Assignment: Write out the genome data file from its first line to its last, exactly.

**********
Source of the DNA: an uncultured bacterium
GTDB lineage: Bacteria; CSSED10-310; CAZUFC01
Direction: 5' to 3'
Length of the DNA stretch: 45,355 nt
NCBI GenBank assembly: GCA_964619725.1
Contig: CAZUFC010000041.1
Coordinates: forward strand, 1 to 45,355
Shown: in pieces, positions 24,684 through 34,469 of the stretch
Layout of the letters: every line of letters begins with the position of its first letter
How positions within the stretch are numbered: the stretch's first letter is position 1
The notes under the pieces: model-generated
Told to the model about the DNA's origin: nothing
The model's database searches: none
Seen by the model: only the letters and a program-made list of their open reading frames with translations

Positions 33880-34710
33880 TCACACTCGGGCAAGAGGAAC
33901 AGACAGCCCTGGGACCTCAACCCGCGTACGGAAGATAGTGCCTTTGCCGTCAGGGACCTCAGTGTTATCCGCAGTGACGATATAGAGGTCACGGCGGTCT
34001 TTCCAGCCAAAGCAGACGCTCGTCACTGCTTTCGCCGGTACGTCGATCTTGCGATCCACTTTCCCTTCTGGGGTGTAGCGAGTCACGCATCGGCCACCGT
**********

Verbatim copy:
Source of the DNA: an uncultured bacterium
GTDB lineage: Bacteria; CSSED10-310; CAZUFC01
Direction: 5' to 3'
Length of the DNA stretch: 45,355 nt
NCBI GenBank assembly: GCA_964619725.1
Contig: CAZUFC010000041.1
Coordinates: forward strand, 1 to 45,355
Shown: in pieces, positions 24,684 through 34,469 of the stretch
Layout of the letters: every line of letters begins with the position of its first letter
How positions within the stretch are numbered: the stretch's first letter is position 1
The notes under the pieces: model-generated
Told to the model about the DNA's origin: nothing
The model's database searches: none
Seen by the model: only the letters and a program-made list of their open reading frames with translations

Positions 33880-34710
33880 TCACACTCGGGCAAGAGGAAC
33901 AGACAGCCCTGGGACCTCAACCCGCGTACGGAAGATAGTGCCTTTGCCGTCAGGGACCTCAGTGTTATCCGCAGTGACGATATAGAGGTCACGGCGGTCT
34001 TTCCAGCCAAAGCAGACGCTCGTCACTGCTTTCGCCGGTACGTCGATCTTGCGATCCACTTTCCCTTCTGGGGTGTAGCGAGTCACGCATCGGCCACCGT